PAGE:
As a member of the Maine House of Representatives, I strive to be as available as possible to my constituents whenever they have questions or concerns about state government. So when I receive calls from numbers with 207 area codes, I do my best to pick up the phone in case it is a constituent from Windham on the other end of the line.

However, despite having local area codes, many of these calls are not coming from Maine. Instead, they are oftentimes automated solicitation calls asking me for money and personal information. These days, telemarketers are able to disguise their out-of-state or out-of-country phone numbers with a Maine area code so that folks like me are more likely to answer the incoming call.

These calls usually begin with promising or urgent messages, such as “You’ve won a free cruise” or “You must act now to avoid losing your insurance,” and then proceed to ask you for personal information or credit card numbers. More often than not, these messages are misleading or downright false.

We need to call out these telemarketers, because regrettably these scam phone calls have become part of our daily lives. I receive dozens of calls like this every month, and so do most of my friends, family members and constituents in Windham.

It is annoying, to say the least. But it can also be harmful if the recipient of the call doesn’t realize it’s a scam. The FBI has recognized that people age 60 or older are often specifically targeted by telemarketing frauds, and it sickens me knowing that older Mainers are being exploited in this manner.

As the percentage of Maine’s adults over age 65 continues to increase, it has become increasingly important that we pay critical attention to issues that are negatively affecting our state’s older residents. That’s why I was pleased that, this year, my colleagues and I in the Maine Legislature passed a bill, sponsored by Sen. Justin Chenette, to ban certain types of telephone solicitors from using recorded messages and misleading caller identification. This law, which will go into effect next month, is an important step toward protecting Mainers, especially older Mainers, from these bothersome and predatory telemarketing frauds.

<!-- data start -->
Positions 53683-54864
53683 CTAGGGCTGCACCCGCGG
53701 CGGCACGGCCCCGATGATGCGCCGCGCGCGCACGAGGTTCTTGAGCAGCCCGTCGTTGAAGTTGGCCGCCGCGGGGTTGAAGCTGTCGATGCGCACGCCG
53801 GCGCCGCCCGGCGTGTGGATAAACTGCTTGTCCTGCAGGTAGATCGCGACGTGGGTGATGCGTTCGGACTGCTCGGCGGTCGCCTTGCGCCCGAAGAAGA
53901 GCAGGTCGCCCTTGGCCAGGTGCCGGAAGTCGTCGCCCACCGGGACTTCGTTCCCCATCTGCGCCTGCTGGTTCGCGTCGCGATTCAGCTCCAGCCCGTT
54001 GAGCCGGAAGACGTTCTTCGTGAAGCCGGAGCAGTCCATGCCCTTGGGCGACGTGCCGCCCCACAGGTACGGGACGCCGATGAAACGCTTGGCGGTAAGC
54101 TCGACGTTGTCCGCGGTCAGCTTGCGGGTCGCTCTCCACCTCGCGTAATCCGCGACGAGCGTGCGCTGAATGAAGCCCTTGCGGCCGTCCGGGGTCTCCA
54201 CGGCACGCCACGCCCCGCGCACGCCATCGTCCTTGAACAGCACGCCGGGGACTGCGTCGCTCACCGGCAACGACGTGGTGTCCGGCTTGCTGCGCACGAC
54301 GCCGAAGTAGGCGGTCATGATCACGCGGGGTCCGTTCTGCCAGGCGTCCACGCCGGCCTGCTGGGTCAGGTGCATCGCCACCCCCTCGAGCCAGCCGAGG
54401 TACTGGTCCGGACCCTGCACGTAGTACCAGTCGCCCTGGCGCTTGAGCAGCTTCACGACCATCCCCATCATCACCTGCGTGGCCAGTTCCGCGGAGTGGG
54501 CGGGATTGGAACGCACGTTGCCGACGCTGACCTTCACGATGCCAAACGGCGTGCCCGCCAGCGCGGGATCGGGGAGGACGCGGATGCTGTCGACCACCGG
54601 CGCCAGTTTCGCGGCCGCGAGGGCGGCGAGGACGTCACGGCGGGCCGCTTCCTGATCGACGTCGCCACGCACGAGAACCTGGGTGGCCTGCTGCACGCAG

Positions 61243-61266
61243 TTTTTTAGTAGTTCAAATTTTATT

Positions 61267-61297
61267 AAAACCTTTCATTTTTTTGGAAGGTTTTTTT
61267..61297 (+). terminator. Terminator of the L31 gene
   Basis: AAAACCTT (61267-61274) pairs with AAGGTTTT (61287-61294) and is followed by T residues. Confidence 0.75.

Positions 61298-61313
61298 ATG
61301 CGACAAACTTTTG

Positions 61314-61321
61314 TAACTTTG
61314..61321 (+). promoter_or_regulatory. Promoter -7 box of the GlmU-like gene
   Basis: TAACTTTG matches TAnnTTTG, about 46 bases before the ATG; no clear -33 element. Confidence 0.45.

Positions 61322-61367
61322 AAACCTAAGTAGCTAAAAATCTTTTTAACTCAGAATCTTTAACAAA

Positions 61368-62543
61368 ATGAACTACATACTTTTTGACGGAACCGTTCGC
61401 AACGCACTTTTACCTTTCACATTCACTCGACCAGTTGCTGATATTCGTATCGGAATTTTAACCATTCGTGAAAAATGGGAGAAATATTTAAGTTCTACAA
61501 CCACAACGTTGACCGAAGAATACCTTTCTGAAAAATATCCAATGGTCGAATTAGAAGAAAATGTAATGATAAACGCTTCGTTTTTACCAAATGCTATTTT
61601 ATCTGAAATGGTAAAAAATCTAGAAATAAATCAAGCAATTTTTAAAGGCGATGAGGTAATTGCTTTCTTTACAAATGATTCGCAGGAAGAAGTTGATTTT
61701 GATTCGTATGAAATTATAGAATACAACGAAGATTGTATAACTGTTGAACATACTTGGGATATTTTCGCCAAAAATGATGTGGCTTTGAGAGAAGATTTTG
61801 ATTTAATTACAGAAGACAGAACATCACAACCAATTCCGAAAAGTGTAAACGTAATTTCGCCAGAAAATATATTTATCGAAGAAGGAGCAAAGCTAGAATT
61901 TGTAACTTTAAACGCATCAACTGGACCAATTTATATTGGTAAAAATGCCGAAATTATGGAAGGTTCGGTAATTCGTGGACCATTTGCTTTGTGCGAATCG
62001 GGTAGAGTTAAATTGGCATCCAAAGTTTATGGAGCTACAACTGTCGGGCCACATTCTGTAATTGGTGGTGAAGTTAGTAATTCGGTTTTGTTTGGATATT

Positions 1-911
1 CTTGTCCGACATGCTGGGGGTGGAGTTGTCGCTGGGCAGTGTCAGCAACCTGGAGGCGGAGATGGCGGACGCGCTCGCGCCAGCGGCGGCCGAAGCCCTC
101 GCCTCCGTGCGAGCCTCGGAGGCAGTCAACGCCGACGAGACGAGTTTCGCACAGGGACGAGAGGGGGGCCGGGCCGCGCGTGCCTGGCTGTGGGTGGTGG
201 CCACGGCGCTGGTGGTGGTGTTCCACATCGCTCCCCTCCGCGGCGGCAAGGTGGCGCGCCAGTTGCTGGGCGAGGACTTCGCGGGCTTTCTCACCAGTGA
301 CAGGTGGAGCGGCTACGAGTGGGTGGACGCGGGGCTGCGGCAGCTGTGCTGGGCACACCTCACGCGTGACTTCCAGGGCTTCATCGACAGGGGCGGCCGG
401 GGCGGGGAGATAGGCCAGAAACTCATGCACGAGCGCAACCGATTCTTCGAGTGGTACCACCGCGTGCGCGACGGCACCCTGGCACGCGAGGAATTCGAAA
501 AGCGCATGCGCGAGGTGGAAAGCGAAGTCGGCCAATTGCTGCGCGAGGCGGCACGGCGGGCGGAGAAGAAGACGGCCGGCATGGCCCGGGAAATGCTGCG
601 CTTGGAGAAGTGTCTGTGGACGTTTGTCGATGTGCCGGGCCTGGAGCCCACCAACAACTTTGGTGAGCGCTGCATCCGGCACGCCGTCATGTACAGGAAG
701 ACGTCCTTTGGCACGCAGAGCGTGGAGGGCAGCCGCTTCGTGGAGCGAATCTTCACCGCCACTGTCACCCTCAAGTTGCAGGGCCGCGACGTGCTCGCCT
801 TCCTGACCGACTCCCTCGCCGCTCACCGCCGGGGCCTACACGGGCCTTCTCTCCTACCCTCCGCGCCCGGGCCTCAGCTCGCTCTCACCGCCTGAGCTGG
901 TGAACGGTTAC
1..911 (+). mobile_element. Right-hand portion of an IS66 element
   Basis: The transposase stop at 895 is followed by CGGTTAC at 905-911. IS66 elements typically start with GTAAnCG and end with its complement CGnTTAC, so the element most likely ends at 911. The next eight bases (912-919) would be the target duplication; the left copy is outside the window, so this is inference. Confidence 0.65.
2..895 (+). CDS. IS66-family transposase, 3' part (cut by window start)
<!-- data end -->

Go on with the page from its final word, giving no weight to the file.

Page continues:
When this law goes into effect, we will have the opportunity to assess its success at protecting our community members from telemarketing fraud. However, I believe that we still have a lot more to do to protect Mainers from these scams, and I look forward to returning to the State House to continue this work.

In the meantime, there are resources available to you and your family to protect you against these telemarketing scams. You can use the Federal Trade Commission’s free “Do Not Call List” to make it easier for you to stop getting telemarketing calls. Register online at www.donotcall.gov or by phone, toll free, by calling 1-888-382-1222, TTY 1-866-290-4236 from the telephone number you wish to register.

The Maine Attorney General’s website offers a long list of common consumer scams in Maine and how to identify them. Among other pieces of advice, the attorney general advises Mainers against sending money or personal information to unknown sources and “to be slow to say yes and quick to say no” to sweepstakes offers telling you that you have to act immediately to collect your winnings.

If you believe you have been scammed, you can contact the Maine Attorney General at 1-800-436-2131 or the Maine Department of Professional and Financial Regulation at 1-877-624-8551. Maine Legal Services for the Elderly also provides free legal help to Maine residents over age 60 at 1-800-750-5353.

 


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